The Timor Trough: Opportunities and Challenges
By Dr. Nick Hoffman, petroleum geophysicist, 3D-Geo Consultant Group
Presented at the International Energy and Mineral Resources Conference
5 – 7 March 2003, Dili, Timor Leste.
Click here for a slide show that accompanies this paper (Slide references in the text refer to this show).
Timor Island lies close to the intersection of three major tectonic plates: The Pacific Oceanic plate is moving westwards and the Australian plate is moving northwards, while the Indonesian plate strongly opposes their motion and forms a barrier. (Slide 1)
Earthquakes result from this collision – shallow focus quakes south of Timor Leste and deeper and larger quakes to the north. Large Earthquakes recur on a 20-year timescale and can generate damaging ground movements and Tsunami. (Slide 2)
The Timor Trough, south of Timor Island, is a zone of active thrusting and convergence, but is not a plate boundary. Timor Island probably never completely separated from Australia. The Timor Trough is a classic foredeep caused by the weight of thrust sheets forming Timor Island. (Slide 3)
The Timor trough has depths ranging from 1500m to 3 km. (Slides 4-8) Deep seismic lines across the trough (Slides 9-11) show the structure of Timor thrusting over the Australian plate which is bent downwards and fractured. Large oil and gas fields are found in shallow water in ZOCA where the Australian plate begins to bend. Only small fields are possible north of this. (Slide 12)
Many subsea hazards exist to a potential pipeline crossing the trough. These include active thrust faults, seabed hollows and channels (Slide 13). Submarine landslides and avalanches are triggered by modern earthquakes and can destroy pipelines.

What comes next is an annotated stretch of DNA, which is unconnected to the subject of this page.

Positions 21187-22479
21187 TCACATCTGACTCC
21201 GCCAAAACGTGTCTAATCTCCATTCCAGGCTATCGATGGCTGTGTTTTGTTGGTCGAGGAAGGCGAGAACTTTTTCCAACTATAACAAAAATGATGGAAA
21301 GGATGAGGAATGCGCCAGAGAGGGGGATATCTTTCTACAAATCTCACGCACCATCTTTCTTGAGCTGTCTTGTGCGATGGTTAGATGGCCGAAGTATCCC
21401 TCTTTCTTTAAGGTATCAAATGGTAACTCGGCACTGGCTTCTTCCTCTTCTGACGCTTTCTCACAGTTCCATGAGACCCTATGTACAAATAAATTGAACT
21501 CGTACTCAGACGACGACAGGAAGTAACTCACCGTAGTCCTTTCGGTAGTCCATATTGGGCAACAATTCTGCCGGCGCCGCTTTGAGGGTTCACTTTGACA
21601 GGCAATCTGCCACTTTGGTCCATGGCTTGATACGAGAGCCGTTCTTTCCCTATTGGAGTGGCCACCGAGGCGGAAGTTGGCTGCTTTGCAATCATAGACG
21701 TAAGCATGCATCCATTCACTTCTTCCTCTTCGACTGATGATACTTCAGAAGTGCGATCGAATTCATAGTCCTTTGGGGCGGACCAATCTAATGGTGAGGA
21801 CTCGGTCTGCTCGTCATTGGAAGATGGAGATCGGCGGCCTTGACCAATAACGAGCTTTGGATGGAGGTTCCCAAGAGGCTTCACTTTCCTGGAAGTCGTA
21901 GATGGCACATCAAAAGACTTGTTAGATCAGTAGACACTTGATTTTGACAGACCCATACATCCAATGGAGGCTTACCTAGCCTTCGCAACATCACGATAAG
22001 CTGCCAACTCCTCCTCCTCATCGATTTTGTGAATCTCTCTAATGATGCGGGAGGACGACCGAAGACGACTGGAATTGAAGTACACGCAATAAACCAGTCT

Timor Leste is the closest landfall, but the Timor Trough cannot be safely crossed by a pipeline, despite what some pilot studies may have said. Field developments are obliged to either be self-sufficient, or to group together on the Australian side of the trough. Different pipeline options have been proposed for landfall at Darwin or for offshore processing. (Slides 14-19)
Gas sales agreements require confidence and certainty. (Slides 20-22) Unfortunately these do not exist for Timor Leste. Political uncertainties remain over the boundaries and administration of Timor Leste’s offshore area. Technical risk applies to deep pipelines and to Offshore LNG processing. And finally, corporate risk applies to amalgamating reserves between different operators. (Slide 23)
Without positive action to resolve these Political, Technical, and Corporate risks, future developments will NOT go ahead, since many competitors exist who do not have these difficulties. We must all work together to support future national prosperity with oil and gas revenue.
Dr. Nick Hoffman received a B.Sc. degree in geophysics at the University of Edinburgh and a Ph.D. at Cambridge. He then worked as a petroleum geophysicist for BP, working on UK and worldwide projects. In 1991 he moved to Australia and joined BHP Petroleum where he specialized in Asian basins and in the Deepwater areas around the ZOC, including the Timor Trough. He is a specialist in deepwater seismic interpretation and also uses gravity, magnetics, and bathymetry to produce seabed images to study deepwater processes. He now works for the 3D-GEO group of consultant in Melbourne, Australia, and is also a Senior Researcher at the University of Melbourne where he runs research programs into deepwater continental margins and teaches seismic workstation interpretation techniques. Email: firstname.lastname@example.org